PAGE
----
Vaccinate yourself by repeated exposure to the disease vector!

(For you laymen, go hunting every chance you get. )
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Old November 1, 2005, 05:47 PM   #11
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A deep breath and concentration on the mechanics of the shot seems to help me. (Under no conditions do I allow myself to consider the size of those antlers after deciding to make the shot - that will come later if all goes well.)
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Old November 1, 2005, 11:15 PM   #12
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Trigger time, practice and field experience all help, however, I still get the shakes sometimes right before a shot. I then make myself concentrate on the shot and use the hightened state of awarness that comes with the adredalin flood to better my shooting skills.

You will actually find yourself moving into a highly stimulated yet very relaxed and competent state. You'll see every detail your hearing becomes more acute. You can visualize the bullet path and the correct angle for the wind. Your shooters meditative state is now one with the hunting gods all eartly and material objects float from your mind.

You can now snatch the pebble from the Shou Lin shooting masters hand....

THEN you freakin get in a hurry, yank the trigger back like your trying to break a hickory stick across your knee all the while jerking your head back and closing your eyes while gracefully dunking the muzzle earthward.

If it wasn't exciting I wouldn't do it!
Velocity is thrilling, But diameter does the real killing.
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Old November 1, 2005, 11:16 PM   #13
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This is an interesting thread.
All people react differently to the situation.
Some of the worst jitters I've experienced have been at indoor archery tournaments.
I've only shot two big game animals in my 46 years. Both were elk. In both cases, the crosshairs locked onto the "boiler room", and the rifle fired. Yes, I remember squeezing the trigger in both cases. I didn't get the adrenalin shakes until after I shot the elk.
Guess I'm weird.
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Old November 2, 2005, 12:10 AM   #14
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Buck Fever.... think Calm! Breath! With experience it goes away. First buck I ever shot at with a bow was over a shaking arrow knocking away on the rest (as in buck fever).... never happened again. I did notice that there is a bit of post-kill "fever" which to me is just part of the hunt and the thrill of success. You actually see it on TV on some of the hunting shows after a good shot.... guy gets a bit excited.

Buck Fever is really kind of a wonderful feeling. To think you can get that exicted about shooting a deer or whatever.
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Old November 2, 2005, 07:12 AM   #15
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Can't really help you. In all the years I have hunted, I have never experienced buck fever. I suppose its part of the 'fight or flight' adrenalin thing.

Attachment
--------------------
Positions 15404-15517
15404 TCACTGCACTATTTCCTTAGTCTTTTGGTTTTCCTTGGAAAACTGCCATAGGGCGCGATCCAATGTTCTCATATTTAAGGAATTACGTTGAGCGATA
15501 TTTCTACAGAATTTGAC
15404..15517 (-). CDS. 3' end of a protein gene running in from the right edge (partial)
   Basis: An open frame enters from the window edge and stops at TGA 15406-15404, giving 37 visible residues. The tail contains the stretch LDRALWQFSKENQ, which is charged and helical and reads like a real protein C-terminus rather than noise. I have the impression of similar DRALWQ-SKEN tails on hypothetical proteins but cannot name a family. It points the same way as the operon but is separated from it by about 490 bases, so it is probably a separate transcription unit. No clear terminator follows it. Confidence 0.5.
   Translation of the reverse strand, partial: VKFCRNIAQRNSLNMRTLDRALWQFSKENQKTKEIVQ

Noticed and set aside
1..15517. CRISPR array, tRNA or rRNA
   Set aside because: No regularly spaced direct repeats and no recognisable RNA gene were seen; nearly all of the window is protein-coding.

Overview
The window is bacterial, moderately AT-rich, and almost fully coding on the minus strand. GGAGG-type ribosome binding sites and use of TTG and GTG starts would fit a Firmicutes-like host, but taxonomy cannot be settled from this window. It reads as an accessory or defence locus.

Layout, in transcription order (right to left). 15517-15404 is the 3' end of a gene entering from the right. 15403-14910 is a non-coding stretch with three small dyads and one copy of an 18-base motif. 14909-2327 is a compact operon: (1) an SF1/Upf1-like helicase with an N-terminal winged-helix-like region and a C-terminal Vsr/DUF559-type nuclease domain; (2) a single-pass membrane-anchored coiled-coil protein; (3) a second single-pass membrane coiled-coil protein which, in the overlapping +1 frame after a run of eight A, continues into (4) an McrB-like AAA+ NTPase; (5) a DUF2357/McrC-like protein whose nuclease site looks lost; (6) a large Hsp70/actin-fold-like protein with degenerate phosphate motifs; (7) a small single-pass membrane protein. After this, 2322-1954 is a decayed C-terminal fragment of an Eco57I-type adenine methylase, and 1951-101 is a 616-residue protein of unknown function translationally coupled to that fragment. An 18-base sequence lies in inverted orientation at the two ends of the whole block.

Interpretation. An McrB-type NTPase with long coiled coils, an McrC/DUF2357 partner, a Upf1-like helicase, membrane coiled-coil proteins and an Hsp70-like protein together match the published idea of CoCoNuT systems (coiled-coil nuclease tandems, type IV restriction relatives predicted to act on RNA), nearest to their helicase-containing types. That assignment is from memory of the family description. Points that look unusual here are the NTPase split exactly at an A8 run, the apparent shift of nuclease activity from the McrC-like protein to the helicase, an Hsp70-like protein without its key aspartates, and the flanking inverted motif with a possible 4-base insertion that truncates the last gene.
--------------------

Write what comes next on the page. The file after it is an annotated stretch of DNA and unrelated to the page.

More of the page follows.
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Old November 2, 2005, 01:39 PM   #16
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If you dont get that "rush", you have no business hunting. The trick is to control it, as stated, calm full breaths, shoot on an empty lung, develop faith in your ability, and by all means spend more time in the field. I used to get the shakes pretty bad bow hunting, expecially when I'd watch a deer (doe or buck) come in from a long way out but not when one "just showed up". A few years in the field and I still get that rush. However, control it and you will be rock solid at blast off time. However, I fall apart with the shakes about a min or two after the shot...I love it.
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Old November 2, 2005, 11:02 PM   #17
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You Cant
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Old November 3, 2005, 01:37 AM   #18
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easy get married, then start an affair with the married woman next door, after a year of that ain't no little deer going to get your bp to rise.

HUN i was just kidding in case you read this.....

forcing your self to remain calm in everyday life. just cram emotion into your little dark place keep it there and never let it out, good practice too.

heheee Dude, biggest dear of my life, i hit it running about 120 yards away just methodical as shooting trap at the range. next weekend was sitting in the same tree, hear footsteps on the leaves and my heart just starts going BAM BAMBAMBAMBAMBAMBAMBAMBAM little spike walks by and i had to sit the gun down before i dropped it. who knows. just remember to breathe.
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Old November 3, 2005, 12:38 PM   #19
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I didn't think it ever went away...I kind of like it, whithout it I think a big thrill of it is gone...without the rush, where's the fun? Maybe I'm just an adrenline junkie....
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Old November 3, 2005, 09:24 PM   #20
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I didn't think it ever went away...I kind of like it, whithout it I think a big thrill of it is gone...without the rush, where's the fun? Maybe I'm just an adrenline junkie....
Thats why I like to hunt hogs one on one in the brush.
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Old November 4, 2005, 07:50 AM   #21
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It helps to have a steady rest.